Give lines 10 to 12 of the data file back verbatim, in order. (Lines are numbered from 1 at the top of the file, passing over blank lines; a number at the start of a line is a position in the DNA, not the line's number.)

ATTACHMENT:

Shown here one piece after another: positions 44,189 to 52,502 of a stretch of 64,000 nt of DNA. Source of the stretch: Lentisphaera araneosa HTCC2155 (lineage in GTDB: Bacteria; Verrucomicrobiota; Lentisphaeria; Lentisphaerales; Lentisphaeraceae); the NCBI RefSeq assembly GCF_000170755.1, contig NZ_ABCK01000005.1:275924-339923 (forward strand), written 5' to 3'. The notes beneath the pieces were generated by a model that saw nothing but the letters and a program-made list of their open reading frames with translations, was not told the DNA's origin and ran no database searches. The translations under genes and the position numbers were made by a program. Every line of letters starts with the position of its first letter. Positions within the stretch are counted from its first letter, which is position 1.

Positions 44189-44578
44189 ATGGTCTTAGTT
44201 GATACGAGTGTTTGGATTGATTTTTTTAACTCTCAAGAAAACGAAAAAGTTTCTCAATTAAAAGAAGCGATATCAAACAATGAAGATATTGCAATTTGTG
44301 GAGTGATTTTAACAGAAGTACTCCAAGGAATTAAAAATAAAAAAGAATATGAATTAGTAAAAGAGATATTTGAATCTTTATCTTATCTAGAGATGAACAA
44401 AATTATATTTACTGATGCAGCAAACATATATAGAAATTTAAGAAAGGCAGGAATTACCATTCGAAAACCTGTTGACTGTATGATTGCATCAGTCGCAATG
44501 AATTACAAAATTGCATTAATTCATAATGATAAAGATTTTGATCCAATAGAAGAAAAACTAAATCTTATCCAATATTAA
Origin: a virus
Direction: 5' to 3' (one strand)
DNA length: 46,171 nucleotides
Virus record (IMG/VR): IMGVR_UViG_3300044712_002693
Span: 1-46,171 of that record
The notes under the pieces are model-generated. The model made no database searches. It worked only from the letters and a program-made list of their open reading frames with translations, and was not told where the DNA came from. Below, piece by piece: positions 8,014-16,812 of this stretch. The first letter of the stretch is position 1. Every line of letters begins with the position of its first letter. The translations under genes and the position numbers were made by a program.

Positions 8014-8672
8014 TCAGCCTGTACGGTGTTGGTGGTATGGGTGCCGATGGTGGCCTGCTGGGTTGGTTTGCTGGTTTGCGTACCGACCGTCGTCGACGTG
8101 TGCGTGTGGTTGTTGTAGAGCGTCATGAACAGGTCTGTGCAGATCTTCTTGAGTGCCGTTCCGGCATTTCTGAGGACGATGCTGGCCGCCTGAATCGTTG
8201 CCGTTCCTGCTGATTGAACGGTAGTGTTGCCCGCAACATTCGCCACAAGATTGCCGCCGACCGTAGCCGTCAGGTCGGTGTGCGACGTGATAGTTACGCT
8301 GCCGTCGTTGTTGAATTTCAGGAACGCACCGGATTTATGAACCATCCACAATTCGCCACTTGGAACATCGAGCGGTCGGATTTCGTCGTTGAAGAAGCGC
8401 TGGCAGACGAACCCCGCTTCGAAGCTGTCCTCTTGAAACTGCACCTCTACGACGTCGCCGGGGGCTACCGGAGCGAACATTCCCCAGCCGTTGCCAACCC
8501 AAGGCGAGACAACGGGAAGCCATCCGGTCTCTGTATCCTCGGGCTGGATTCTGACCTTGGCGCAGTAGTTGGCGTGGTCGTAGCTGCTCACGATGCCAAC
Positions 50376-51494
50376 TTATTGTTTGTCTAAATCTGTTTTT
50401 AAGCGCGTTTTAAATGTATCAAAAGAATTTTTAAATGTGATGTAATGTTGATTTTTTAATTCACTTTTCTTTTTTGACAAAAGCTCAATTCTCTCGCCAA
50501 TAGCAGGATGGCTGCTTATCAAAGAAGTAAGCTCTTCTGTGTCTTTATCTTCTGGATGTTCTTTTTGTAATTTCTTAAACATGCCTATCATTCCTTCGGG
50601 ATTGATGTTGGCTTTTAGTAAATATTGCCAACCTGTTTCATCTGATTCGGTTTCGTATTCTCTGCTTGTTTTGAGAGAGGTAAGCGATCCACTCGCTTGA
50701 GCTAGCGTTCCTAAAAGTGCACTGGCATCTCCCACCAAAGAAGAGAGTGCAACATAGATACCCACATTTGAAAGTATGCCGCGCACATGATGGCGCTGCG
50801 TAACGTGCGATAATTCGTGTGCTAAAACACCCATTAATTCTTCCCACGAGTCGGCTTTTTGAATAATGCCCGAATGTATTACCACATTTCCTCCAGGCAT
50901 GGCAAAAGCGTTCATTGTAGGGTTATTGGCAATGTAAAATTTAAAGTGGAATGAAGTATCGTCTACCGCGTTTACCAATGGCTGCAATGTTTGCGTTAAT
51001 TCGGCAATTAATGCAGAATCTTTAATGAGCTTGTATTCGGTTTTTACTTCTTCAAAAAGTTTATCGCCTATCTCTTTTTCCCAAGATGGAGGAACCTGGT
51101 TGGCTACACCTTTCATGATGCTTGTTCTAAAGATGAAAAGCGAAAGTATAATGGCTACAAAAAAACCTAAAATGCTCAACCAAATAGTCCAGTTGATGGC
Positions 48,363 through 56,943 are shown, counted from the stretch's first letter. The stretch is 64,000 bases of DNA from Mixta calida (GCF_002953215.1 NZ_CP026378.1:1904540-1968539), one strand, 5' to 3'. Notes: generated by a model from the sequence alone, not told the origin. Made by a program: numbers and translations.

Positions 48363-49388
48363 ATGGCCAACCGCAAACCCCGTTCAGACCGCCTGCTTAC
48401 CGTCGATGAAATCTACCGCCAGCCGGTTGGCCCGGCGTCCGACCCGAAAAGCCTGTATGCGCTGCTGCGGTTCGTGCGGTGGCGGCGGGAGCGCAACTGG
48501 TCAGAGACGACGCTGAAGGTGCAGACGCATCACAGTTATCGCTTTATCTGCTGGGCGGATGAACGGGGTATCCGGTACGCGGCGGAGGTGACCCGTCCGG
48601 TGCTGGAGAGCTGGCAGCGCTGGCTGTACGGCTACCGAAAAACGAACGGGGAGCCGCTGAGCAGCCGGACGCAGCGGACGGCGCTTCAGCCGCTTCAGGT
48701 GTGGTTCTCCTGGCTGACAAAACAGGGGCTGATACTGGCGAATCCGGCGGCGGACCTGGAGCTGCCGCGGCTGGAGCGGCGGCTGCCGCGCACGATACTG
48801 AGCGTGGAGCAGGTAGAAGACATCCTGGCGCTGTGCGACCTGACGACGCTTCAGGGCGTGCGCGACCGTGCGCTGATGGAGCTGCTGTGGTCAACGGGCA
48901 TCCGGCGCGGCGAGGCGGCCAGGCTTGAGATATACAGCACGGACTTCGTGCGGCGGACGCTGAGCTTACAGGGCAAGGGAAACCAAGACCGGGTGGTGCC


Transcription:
DNA length: 46,171 nucleotides
Virus record (IMG/VR): IMGVR_UViG_3300044712_002693
Span: 1-46,171 of that record